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Wonderful Mirrors (1907)
"Les glaces merveilleuses" (original title)

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A talented youth has compounded a wonderful fluid, a little of which he applies to the mirror in his room, and when he looks into it his image comes to life and comes out of the frame and ... See full summary »

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A talented youth has compounded a wonderful fluid, a little of which he applies to the mirror in his room, and when he looks into it his image comes to life and comes out of the frame and imitates his every action. As soon as he rubs the fluid off the mirror his double disappears. When the servant come in, a little of the fluid is again rubbed on the mirror, and he has the same experience, his reflection stepping out and doing stunts, thereby scaring the poor fellow almost to death. The inventor of the fluid then takes the mirror with him and goes out on the street, a passing policeman looks into it, and immediately his double appears and they have a free-for-all fight. A fellow playing the hose on the street is surprised when his double faces him, also holding a hose, and for a time it is amusing to see them drenching one another. He next goes into a café, where a man seated at a table gazes into the mirror, and immediately his double appears on the opposite side of the table, and it... Written by Moving Picture World synopsis

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Release Date:

28 December 1907 (USA)  »

Also Known As:

The Magic Mirror  »

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Technical Specs


Sound Mix:



Aspect Ratio:

1.33 : 1
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User Reviews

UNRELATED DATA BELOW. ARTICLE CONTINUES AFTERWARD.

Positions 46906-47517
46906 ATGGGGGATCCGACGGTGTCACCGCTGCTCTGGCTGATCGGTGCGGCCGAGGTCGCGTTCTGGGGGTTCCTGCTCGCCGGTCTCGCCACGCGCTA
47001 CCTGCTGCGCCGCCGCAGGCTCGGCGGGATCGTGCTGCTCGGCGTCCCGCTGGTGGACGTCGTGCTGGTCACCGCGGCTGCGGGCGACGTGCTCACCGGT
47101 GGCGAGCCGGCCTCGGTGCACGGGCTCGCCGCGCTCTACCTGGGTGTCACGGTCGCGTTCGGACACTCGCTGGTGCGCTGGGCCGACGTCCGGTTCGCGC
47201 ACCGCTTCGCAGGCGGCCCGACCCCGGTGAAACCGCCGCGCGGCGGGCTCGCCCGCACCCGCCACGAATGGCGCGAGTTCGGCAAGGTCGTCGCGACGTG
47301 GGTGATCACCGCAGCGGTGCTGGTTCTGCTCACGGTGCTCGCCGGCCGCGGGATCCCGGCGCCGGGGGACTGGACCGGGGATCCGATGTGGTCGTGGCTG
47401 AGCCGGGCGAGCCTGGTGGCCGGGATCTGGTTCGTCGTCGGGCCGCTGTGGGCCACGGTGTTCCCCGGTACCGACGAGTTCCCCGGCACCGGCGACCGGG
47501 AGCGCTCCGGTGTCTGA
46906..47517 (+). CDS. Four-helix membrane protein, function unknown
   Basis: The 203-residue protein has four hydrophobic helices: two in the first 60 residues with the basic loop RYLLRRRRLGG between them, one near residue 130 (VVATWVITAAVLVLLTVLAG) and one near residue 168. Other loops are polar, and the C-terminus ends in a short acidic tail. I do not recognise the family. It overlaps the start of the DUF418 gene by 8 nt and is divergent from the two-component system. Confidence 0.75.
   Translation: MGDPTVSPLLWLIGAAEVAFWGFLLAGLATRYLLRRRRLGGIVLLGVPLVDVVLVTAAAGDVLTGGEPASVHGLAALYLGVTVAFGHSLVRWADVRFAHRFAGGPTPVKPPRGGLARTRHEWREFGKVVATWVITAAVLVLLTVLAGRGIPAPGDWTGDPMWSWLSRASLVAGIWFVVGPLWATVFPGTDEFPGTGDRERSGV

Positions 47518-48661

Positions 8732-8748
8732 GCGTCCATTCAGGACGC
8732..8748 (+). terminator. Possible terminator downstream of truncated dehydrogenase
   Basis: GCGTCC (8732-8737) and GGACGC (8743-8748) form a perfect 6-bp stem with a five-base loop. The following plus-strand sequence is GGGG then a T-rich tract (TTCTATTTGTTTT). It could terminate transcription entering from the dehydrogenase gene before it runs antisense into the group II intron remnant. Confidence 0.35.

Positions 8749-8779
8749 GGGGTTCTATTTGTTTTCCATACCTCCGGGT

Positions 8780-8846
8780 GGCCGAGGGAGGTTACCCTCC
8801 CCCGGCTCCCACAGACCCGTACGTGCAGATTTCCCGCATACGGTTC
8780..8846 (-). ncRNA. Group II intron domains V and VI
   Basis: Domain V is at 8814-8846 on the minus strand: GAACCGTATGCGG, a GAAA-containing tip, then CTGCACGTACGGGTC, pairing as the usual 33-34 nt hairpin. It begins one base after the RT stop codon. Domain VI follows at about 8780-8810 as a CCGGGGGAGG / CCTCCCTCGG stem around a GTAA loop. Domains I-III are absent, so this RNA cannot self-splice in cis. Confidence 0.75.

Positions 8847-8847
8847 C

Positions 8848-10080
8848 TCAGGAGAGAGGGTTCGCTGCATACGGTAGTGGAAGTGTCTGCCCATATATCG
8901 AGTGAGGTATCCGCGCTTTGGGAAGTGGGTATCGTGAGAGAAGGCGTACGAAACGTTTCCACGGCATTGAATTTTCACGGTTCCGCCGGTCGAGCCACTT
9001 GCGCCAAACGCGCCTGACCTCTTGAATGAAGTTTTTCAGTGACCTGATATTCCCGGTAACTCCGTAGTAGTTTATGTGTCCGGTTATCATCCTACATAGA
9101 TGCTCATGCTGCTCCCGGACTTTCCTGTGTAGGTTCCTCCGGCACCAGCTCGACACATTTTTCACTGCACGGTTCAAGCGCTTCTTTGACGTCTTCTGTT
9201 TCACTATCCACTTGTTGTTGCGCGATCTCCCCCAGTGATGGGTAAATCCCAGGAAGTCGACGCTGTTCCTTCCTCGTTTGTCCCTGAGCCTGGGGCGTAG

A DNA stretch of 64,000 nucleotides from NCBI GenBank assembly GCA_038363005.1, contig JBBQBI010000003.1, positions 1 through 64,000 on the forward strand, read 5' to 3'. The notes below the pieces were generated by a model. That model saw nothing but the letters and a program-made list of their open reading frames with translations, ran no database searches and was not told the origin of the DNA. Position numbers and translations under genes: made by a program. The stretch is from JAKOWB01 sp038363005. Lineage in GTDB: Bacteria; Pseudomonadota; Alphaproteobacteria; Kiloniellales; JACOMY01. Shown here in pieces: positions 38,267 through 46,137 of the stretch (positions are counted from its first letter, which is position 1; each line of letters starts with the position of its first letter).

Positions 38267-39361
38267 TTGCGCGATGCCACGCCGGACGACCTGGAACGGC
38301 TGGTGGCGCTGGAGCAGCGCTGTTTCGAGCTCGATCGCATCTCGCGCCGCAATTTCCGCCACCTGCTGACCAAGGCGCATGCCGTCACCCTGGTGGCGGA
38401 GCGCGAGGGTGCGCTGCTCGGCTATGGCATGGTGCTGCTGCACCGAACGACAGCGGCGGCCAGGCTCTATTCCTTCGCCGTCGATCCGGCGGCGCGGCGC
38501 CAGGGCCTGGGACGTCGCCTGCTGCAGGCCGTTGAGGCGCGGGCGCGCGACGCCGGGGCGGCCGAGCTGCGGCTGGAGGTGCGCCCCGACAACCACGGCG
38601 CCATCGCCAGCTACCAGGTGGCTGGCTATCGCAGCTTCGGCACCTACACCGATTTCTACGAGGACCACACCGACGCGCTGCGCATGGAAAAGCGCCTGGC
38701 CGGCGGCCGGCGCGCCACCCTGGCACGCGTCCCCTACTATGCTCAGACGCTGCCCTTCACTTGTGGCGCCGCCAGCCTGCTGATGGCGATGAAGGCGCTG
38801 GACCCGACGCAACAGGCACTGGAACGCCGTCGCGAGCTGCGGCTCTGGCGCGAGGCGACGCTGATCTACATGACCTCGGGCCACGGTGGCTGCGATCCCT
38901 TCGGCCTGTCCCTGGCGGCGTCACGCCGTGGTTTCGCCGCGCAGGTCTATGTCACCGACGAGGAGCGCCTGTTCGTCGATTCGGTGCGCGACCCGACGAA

Drowning a Cat in Cream
3 October 2010 | by (New York City) – See all my reviews

Technically, this series of disappearances, appearances and transformation which Segundo de Chomon directed, is as good as anything that Melies did. The earlier ones, where people come out of the mirror separately, dance with each other and then go back in as as brilliantly timed tricks of masking as could be wished for. I could not detect the seams.

Also, quite clearly, de Chomon could outspend Melies, with more chorines, more costume changes and color stenciling for the prints that Melies could not begin to match.

Yet these pieces, intended to take away Melies market, as good as they are, lack something that makes Melies great even today: the joy of performance. Melies showed you magic and enjoyed it as a performer. This piece, as well as it starts, just seems to go on and on, like someone who won't let you hang up a telephone, but always has one more thing to say. By the fourth costume change -- into characters that might have climbed down from Angkor Wat -- and the fifth set of transformations -- oh, clearly that's just a curtain with a hole in it -- my attention was beginning to wander. Because as well done as these tricks are, that's all there is. There's no story, no grammar, just another trick. Even the performers aren't enjoying it any more.

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